|Authors||Hodges SH, Anderson AL, Connor NP|
|Journal||Ann. Otol. Rhinol. Laryngol. Volume: 113 Issue: 3 Pt 1 Pages: 175-9|
|Publish Date||2004 Mar|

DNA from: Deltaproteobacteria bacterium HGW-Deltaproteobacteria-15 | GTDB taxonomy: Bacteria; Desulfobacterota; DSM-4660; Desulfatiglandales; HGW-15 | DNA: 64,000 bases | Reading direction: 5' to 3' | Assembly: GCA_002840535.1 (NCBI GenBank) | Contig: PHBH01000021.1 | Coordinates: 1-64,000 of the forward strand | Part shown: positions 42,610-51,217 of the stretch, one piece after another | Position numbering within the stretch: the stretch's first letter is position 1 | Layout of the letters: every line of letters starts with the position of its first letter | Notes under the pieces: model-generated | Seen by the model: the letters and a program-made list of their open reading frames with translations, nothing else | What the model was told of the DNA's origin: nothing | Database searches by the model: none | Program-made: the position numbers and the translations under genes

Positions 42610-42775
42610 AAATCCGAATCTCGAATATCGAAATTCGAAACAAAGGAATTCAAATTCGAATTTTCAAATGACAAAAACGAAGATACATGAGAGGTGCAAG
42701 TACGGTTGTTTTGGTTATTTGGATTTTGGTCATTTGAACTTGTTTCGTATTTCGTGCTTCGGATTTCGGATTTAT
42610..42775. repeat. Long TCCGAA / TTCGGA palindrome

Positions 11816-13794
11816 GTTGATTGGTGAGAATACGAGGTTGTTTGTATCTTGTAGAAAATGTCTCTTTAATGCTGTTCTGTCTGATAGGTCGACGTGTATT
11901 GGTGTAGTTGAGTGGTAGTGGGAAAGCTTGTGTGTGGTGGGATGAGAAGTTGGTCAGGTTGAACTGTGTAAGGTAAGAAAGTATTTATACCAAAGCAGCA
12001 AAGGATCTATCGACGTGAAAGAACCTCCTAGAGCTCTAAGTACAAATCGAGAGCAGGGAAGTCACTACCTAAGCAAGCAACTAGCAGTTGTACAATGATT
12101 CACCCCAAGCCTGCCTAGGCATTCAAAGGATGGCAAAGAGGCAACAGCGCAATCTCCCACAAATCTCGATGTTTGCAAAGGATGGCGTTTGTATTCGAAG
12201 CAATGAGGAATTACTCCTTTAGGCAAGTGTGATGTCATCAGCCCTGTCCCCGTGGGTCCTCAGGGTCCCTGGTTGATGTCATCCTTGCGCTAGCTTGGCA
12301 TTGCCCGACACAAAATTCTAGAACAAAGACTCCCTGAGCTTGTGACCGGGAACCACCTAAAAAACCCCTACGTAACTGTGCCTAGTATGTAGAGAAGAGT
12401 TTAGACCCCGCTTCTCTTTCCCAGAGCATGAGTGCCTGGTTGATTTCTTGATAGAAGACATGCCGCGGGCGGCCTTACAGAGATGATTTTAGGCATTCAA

Speech and swallowing disorders represent a large clinical problem in elderly persons. Poor lingual control is associated with both speech and swallowing impairment. Studies of limb and laryngeal muscles suggest that age-related musculoskeletal changes may be characterized by remodeling of muscles, nerves, and their connections at neuromuscular junctions (NMJs). To evaluate dynamic remodeling of NMJ structure in the tongue as a function of aging, we studied tongues from 10 aged and 10 young rats. A fluorescent, triple-labeled, immunohistochemical technique was used with genioglossus (GG) muscle samples to allow confocal microscopic visualization of receptor clusters, nerve terminals, axons, and synaptic vesicles. Normal axon terminals and receptor clusters were easily identified in young rat GG muscles, whereas aging induced a significantly higher degree of receptor dispersal. These results suggest that NMJ remodeling is found in aged GG muscles and may underlie the progressive neuromuscular changes observed in the elderly.